Moreover, when the material is heated inside the chamber, the dissociation of oxides can produce oxygen and the dissociation of fluorides, fluorine. Although the main source for outgassing is often the evaporation material, there are still several other sources that must be considered. We employ specially designed sintered structures that reduce the outgassing from the evaporation materials.

Will the pellets crack? Won't the beam simply drill holes through the pellets?

Cracking and hole-drilling are phenomena that must be avoided.

There are several causes for cracking: A common cause is the use of pellet or tablets that are is too dense. And of course, an excessively high deposition rate can also crack the tablet.

"Heat cracking" occurs because of the temperature differential across the pellet: one side heated by the e-beam and the opposite side, under the crucible, cooled with water. Our solution is to create an "escapeway" for heat inside the pellet, itself. While higher deposition rates will increase your production efficiency, they also tend to heat the material very fast. We recommend our escapeway solution if you need to achieve higher deposition rates without suffering from heat cracking.

What is the difference between evaporation materials and raw materials?

Evaporation material for physical vapor deposition coatings are made from raw materials and often have purity levels between 3N (99.9%) and 4N (99.99%); the two are very different products. But since they have the same chemical compositions and appearances, we sometimes receive questions regarding the huge price difference.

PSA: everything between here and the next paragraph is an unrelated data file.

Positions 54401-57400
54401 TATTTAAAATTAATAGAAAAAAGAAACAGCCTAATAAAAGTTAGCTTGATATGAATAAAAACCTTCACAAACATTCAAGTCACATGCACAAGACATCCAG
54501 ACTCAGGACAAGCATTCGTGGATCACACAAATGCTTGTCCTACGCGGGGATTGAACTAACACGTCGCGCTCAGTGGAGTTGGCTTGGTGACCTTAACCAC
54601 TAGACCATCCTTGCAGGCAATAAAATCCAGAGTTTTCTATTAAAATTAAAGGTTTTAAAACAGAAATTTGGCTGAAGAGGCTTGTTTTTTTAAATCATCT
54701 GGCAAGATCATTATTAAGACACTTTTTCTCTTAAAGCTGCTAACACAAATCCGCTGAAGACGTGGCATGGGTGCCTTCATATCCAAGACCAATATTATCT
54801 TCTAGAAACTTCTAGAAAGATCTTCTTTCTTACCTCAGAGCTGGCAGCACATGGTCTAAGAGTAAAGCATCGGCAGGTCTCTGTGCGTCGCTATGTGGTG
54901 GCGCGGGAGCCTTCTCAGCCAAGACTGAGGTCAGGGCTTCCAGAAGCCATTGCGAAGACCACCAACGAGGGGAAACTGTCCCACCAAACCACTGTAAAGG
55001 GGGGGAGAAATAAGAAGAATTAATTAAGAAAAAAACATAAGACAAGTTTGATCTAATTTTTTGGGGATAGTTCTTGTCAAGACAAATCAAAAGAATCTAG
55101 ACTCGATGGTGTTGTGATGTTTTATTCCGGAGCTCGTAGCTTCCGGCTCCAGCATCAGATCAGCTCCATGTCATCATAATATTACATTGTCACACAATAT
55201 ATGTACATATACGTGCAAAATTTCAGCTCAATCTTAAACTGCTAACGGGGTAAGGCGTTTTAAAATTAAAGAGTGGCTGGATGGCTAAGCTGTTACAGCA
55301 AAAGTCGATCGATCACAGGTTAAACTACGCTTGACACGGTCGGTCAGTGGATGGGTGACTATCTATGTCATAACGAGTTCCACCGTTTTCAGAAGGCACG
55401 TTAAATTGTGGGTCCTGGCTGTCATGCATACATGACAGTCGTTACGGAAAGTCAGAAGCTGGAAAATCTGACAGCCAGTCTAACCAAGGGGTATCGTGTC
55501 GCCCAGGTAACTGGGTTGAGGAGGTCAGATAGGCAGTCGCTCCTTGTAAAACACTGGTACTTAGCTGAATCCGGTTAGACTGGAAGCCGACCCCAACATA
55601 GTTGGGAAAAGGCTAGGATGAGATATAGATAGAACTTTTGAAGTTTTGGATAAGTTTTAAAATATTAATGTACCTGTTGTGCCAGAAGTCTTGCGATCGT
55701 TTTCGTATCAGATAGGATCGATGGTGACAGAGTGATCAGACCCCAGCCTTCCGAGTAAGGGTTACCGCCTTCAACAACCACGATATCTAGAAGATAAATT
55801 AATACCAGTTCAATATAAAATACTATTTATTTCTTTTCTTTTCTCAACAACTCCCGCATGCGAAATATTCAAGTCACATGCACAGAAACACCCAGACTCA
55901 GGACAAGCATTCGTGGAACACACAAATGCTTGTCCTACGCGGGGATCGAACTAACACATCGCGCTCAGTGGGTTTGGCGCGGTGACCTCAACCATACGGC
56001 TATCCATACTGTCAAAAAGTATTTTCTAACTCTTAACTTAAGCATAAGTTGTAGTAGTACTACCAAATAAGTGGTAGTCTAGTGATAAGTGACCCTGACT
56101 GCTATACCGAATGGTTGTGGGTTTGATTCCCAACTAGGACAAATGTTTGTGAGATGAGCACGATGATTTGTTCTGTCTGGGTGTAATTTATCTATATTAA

To produce evaporation materials, which are best suited to thin film production, the raw materials must go through a very long process, largely involving granulation, forming, and sintering. All evaporation materials, unlike raw materials, can be directly used to form thin films; in other words, the manufacturer must know exactly how these materials will behave when irradiated by an e-beam or when heated inside the coating chamber, as well as how the materials turn into thin films.

Our years of dedicated research have allowed us to develop evaporation materials that reduce the occurrence of outgassing and spitting during the deposition process. We strongly recommend our evaporation materials even for small-scale use in laboratories, as they will afford dependable results.

Difference between the sputtering target and the evaporation material

Our evaporation materials are intended for use in thin film production process employing physical vapor deposition (PVD), and especially thermal evaporation deposition using an e-beam or resistive heating. They are also suitable for use in ion-assisted deposition and plasma-assisted deposition.

Our sputtering targets, however, are intended for use in sputtering, which is also categorized as PVD but generally uses a different type of evaporation source. Sputtering targets comprise the evaporation material and a backing plate that is bonded to the material.

Granules are produced by crushing pellets or tablets?

Our sintered granules and pellets are produced using different production process. The sintered structure of each product is the outcome of years of development, and the pellets and granules are, therefore, very different products. Though some of our products can be used in this manner, we recommend that you purchase our granule-type product if that is what you need.